From an IT standpoint, one of the remarkable things about the protests in Iran, is the amount of information that is being transmitted via new social media, like Twitter, Faceboo, Youtube and Flickr. And it's being mashed up in a way to transmit a cohesive and compelling picture of the events in realtime. Considering the urgency with which the Iranian government is shutting access to these same sites demonstrates that Web 2.0 represents an important new way to communicate about and with government:
Stripping away the hyperbole of that statement and we are left with the very real and grounded fact that the way citizens across the world
organize, react, and participate has forever been altered by the cornucopia of 21st century mediums, each of which presents a new platform for how citizens interact with and even select their government.
The blogger continues:
But the internet provides something more. Where print, radio and TV have permitted political and community leaders to "get their messages" out to the masses, they are largely one-dimensional methods of communication. With the internet, however, we are seeing for the first time how multi-dimensional technology allows not just for the amplification of a "message" by those at the top, but it also allows for the creation of sub-messages, anti-messages, and other reactions by the masses.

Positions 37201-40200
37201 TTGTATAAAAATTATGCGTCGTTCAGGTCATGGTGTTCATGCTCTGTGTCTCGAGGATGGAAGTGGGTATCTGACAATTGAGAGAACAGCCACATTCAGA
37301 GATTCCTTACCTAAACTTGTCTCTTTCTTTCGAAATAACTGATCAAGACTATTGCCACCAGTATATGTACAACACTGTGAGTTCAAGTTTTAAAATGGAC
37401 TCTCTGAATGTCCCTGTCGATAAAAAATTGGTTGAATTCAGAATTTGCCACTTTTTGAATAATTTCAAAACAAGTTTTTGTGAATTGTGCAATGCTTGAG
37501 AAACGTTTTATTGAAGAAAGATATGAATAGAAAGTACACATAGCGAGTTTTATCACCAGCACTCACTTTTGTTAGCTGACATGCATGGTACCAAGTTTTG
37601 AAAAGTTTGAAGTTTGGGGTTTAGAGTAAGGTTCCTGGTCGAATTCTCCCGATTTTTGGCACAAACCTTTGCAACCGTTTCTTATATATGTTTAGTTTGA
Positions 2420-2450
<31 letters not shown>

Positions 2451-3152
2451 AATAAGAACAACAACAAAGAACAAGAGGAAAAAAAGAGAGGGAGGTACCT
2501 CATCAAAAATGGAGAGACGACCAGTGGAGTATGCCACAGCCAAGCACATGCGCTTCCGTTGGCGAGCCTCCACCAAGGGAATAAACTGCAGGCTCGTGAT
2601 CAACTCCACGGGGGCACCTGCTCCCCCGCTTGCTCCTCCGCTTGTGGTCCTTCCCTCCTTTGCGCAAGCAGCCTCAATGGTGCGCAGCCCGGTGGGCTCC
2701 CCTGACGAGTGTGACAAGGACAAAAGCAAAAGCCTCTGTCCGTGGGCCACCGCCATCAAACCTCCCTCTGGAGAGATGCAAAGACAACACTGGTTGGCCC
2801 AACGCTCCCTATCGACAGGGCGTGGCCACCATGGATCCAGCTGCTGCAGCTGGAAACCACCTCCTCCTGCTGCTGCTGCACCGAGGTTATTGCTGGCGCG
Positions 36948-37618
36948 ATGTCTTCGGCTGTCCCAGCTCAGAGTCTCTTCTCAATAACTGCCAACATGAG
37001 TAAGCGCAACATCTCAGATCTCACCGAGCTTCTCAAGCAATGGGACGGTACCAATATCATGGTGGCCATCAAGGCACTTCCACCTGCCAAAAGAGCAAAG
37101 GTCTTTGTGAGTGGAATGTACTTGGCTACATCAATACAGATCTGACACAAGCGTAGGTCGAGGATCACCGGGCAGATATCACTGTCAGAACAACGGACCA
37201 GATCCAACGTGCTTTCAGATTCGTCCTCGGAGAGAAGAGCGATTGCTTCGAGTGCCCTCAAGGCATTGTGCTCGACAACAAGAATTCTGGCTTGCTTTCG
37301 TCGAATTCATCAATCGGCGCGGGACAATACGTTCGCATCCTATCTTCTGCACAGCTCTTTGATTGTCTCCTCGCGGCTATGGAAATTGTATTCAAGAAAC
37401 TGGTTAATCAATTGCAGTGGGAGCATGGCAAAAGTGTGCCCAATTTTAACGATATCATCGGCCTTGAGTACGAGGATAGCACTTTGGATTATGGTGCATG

Can the same be done with global environmental change? Environmental change certainly works on a much slower timetable than political crises. It's nowhere near as immediate and may not generate the same kind of branched sensibilities of the word. And are science-related topics amenable to this frenetic branching of chatter? Science aims to be authoritative; whereas, politics aims to be assertive. Anti-messages, particularly around climate change, already flourish in Web 1.0. With conservatives' adoption of media like Twitter, the counter-chatter could swamp the authority. During the course of thi grant, we'll aim to find some of the answers.